The Myth of Under-Funded Public Schools in Poor Counties

Do public schools in North Carolina’s wealthy counties enjoy a funding advantage over the state’s poorer counties?

The conventional wisdom among education “advocates” says that schools in the state’s low-income areas are at a disadvantage because they are forced to cope with fewer resources due to lower funding levels relative to those schools in areas of greater wealth.

A look at some relevant data, however, suggests otherwise.

As the chart below shows, it is in fact the lower-income counties that receive higher levels of per pupil government funding.  The chart plots North Carolina’s Local Education Agencies (LEAs) according to the cumulative, inflation-adjusted per pupil expenditures for a 13-year (1996-7 to 2008-9) time span with the 2009 per capita income for the county in which the LEA is located.

As indicated by the trendline, it is clear that, on average, as the per capita income of residents in a county increases, the level of per pupil spending decreases.

Furthermore, the school districts with the highest levels of per pupil spending are also concentrated in lower-income counties. Specifically, 14 of the 17 school districts above the $110 k line for total per pupil spending are located in counties with per capita incomes below the state average ($610/wk).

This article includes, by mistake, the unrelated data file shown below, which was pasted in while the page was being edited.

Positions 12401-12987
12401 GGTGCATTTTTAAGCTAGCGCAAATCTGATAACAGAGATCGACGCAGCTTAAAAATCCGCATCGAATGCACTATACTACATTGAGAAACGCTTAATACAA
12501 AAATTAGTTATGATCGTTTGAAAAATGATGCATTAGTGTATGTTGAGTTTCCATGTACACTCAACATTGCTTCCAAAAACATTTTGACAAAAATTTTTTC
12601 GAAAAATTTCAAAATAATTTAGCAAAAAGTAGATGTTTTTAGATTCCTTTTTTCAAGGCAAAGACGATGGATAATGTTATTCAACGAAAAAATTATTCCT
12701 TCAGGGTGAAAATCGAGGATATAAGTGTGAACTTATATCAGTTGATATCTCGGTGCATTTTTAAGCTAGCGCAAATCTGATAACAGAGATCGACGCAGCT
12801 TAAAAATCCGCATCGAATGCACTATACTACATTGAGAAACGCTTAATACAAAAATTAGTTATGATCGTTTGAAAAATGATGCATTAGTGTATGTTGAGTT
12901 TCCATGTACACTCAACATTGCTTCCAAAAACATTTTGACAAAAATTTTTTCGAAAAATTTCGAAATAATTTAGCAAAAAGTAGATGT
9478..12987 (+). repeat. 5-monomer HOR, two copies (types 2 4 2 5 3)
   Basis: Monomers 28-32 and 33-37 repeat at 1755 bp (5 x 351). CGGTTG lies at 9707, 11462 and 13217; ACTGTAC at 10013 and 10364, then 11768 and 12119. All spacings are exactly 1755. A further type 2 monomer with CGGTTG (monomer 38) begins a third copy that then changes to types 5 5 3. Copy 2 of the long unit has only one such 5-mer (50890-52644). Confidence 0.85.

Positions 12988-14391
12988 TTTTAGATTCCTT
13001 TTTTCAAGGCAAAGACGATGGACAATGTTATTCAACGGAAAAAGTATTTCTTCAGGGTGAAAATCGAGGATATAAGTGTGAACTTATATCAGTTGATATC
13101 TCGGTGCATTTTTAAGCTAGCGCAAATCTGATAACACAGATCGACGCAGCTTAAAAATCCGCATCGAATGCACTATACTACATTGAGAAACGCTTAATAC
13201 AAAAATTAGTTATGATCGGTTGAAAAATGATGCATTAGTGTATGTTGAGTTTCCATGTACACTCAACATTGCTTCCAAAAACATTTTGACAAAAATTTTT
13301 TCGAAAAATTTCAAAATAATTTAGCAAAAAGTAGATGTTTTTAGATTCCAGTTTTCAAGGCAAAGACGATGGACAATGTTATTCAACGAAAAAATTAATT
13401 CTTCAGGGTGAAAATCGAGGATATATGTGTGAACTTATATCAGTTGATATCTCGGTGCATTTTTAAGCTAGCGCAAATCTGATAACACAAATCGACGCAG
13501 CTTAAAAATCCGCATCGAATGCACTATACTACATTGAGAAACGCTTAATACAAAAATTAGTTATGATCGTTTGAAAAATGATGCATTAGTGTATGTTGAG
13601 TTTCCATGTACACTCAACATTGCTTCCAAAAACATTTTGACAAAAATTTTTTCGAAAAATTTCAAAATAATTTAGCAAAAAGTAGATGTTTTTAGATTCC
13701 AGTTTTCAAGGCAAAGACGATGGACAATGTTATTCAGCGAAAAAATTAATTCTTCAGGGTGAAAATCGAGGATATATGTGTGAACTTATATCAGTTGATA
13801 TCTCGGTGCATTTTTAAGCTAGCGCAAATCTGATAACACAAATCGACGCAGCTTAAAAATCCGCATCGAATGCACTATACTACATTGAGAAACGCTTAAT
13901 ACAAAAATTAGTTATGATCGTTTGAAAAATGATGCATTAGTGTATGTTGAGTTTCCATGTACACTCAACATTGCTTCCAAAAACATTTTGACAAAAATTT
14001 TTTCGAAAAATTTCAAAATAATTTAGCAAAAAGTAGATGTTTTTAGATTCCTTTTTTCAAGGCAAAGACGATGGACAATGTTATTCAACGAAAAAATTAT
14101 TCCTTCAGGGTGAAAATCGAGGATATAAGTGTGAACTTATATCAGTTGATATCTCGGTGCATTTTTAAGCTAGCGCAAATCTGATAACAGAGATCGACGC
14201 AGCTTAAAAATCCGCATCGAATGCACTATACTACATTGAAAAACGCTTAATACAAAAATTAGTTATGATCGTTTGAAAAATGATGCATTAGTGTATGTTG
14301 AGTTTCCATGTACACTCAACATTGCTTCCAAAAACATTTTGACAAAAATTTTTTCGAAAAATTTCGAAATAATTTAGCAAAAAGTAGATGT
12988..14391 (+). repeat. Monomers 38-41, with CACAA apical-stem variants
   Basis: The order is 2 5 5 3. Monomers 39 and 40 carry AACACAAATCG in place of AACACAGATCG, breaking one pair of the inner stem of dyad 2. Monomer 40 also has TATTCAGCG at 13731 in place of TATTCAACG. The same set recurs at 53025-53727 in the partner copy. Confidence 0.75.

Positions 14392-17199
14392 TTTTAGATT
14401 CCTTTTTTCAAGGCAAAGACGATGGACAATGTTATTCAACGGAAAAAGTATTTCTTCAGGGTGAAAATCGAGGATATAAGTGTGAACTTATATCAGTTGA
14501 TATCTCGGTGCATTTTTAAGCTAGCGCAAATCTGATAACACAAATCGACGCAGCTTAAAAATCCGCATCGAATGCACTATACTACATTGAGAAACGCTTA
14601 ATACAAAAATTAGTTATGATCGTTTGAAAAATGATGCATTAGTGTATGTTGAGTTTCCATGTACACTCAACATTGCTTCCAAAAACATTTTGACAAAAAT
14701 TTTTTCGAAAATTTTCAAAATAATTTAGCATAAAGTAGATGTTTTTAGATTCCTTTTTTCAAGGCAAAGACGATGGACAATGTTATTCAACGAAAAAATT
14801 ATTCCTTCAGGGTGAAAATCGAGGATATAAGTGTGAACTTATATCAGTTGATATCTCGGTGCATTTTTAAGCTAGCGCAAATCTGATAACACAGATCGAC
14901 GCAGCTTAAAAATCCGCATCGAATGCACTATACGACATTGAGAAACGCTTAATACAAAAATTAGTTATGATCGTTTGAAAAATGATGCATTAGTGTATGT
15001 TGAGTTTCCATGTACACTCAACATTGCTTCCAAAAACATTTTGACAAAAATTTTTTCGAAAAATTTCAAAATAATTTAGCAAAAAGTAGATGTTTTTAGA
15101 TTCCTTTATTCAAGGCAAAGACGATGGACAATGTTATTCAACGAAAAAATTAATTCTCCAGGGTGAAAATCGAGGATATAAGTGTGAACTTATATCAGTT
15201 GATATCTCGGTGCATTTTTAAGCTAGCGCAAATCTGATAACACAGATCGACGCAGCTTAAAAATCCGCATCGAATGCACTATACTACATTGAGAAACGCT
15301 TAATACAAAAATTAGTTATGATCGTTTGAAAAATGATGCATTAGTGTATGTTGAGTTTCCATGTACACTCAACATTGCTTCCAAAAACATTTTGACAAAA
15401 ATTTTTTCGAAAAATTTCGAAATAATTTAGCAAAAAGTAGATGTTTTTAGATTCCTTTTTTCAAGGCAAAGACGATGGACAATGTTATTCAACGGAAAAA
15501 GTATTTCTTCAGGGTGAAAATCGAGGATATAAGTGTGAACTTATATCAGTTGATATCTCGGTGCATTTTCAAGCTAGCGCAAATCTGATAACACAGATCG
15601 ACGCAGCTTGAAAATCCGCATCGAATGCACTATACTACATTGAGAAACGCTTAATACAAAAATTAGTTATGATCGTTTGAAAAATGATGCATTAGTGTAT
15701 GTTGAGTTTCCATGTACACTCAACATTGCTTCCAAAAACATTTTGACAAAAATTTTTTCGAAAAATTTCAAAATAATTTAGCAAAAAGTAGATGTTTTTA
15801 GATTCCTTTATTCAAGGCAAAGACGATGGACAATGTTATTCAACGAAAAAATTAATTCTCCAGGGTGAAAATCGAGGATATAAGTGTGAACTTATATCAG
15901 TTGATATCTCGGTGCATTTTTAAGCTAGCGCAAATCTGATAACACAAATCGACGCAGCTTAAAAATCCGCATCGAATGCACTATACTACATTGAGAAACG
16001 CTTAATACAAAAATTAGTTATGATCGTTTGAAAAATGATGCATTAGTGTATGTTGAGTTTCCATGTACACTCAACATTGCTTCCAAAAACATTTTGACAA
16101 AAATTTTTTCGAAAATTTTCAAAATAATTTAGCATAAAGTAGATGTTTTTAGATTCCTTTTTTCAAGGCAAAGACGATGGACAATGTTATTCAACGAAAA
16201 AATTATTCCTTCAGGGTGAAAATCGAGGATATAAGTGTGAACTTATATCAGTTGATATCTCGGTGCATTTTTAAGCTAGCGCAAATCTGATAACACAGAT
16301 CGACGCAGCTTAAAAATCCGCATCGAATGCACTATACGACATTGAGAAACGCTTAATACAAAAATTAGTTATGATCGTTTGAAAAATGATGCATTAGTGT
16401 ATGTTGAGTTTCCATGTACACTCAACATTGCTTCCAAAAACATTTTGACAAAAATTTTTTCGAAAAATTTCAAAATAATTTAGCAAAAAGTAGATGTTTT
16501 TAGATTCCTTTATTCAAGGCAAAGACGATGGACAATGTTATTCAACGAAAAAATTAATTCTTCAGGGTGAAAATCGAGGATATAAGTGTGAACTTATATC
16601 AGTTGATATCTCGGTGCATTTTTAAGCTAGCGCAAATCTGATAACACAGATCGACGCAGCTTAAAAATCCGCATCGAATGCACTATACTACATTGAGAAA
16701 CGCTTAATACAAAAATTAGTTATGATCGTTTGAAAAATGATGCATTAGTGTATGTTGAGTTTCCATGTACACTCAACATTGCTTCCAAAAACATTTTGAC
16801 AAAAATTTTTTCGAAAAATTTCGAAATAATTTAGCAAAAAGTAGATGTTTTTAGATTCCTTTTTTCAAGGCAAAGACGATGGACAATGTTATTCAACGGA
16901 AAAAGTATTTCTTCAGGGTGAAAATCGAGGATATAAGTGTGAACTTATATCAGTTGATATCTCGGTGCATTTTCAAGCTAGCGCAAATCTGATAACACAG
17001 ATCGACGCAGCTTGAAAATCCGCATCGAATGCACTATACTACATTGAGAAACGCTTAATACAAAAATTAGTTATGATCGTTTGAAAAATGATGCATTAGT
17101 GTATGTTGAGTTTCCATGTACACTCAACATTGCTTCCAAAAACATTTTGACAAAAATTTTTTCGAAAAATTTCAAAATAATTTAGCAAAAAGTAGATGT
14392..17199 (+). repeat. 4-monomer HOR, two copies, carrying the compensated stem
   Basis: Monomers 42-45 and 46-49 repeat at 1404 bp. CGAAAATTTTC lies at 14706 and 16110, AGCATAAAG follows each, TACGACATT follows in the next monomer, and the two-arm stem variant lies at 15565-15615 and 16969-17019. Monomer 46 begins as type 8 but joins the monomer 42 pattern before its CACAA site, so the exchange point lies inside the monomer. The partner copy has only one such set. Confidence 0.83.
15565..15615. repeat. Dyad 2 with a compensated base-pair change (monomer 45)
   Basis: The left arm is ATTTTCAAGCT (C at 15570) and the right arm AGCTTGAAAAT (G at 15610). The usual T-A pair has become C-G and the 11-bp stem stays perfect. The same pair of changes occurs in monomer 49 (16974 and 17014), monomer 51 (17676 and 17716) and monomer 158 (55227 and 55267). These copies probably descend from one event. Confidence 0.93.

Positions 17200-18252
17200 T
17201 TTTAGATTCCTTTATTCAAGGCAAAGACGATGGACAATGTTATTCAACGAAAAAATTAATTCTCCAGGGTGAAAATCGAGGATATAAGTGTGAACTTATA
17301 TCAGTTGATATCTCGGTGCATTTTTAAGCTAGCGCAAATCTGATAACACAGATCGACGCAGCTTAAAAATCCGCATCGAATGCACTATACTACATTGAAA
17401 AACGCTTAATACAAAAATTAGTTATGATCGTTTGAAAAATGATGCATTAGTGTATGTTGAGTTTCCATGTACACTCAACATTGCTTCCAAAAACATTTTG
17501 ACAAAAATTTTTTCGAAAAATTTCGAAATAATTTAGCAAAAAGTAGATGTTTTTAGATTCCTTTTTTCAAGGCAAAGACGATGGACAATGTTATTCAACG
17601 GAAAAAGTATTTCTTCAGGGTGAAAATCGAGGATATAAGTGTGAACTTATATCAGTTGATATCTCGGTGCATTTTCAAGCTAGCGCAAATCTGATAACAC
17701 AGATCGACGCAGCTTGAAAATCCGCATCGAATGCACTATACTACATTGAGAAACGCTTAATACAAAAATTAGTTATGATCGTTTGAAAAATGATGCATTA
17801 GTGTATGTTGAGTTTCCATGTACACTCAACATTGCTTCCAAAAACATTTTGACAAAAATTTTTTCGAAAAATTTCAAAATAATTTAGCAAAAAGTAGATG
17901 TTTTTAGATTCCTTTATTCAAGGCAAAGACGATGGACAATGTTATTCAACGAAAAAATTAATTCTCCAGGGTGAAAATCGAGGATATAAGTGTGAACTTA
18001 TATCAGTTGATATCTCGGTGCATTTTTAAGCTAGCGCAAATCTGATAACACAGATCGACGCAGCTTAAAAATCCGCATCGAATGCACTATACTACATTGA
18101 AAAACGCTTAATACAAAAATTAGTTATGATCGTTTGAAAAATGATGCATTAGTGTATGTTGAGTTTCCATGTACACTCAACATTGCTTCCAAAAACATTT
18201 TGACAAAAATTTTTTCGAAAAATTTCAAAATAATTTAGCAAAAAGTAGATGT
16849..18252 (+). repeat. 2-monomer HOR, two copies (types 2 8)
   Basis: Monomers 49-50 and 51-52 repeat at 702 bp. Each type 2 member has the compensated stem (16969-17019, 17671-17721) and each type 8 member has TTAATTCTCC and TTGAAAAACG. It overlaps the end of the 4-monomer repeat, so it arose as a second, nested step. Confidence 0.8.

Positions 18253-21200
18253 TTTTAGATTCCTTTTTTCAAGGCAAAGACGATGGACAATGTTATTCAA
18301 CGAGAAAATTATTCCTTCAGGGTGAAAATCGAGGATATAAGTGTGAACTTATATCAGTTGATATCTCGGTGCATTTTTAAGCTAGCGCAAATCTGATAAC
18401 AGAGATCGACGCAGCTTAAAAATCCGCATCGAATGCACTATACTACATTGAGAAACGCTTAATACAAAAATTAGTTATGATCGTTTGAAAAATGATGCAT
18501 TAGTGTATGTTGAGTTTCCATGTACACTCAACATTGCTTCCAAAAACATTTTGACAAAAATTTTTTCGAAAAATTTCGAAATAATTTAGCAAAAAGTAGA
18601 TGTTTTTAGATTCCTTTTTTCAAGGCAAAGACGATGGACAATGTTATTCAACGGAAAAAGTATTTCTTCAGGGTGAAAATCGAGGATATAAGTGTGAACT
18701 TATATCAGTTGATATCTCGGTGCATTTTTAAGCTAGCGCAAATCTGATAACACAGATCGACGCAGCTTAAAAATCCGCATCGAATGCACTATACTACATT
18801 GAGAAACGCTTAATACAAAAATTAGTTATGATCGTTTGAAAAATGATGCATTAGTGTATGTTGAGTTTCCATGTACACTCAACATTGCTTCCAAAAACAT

The people of North Carolina deserve an honest debate about public education. Dispelling some of the faulty conventional wisdom is a good place to start.

per pupil funding

Per pupil expenditures represent the cumulative inflation-adjusted spending on each student for the thirteen year period from 1996-97 to 2008-09. Data obtained from “How Much Does it Cost to Educate a High School Graduate in Your County?,” by Bob Luebke of the Civitas Institute. The per student cost figures used in this study include local, state and federal support, but reflect normal operating expenses only. Figures do not include the costs of federal school lunch programs, capital expenses, debt service, equipment purchases, transportation costs or the costs of community service programs.

Average per capita income per county was obtained from the Quarterly Census Employment and Wages dataset, Employment Security Commission of North Carolina. Available online at:

The four most extreme outliers were removed – two with extremely high per pupil funding in low income counties, and the two highest per capita income counties with relatively low per pupil funding – in order to make the chart more clear. The removal of these outliers had no significant impact of the dataset’s trendline.

This article was posted in Education by Brian Balfour on September 22, 2010 at 10:13 AM.

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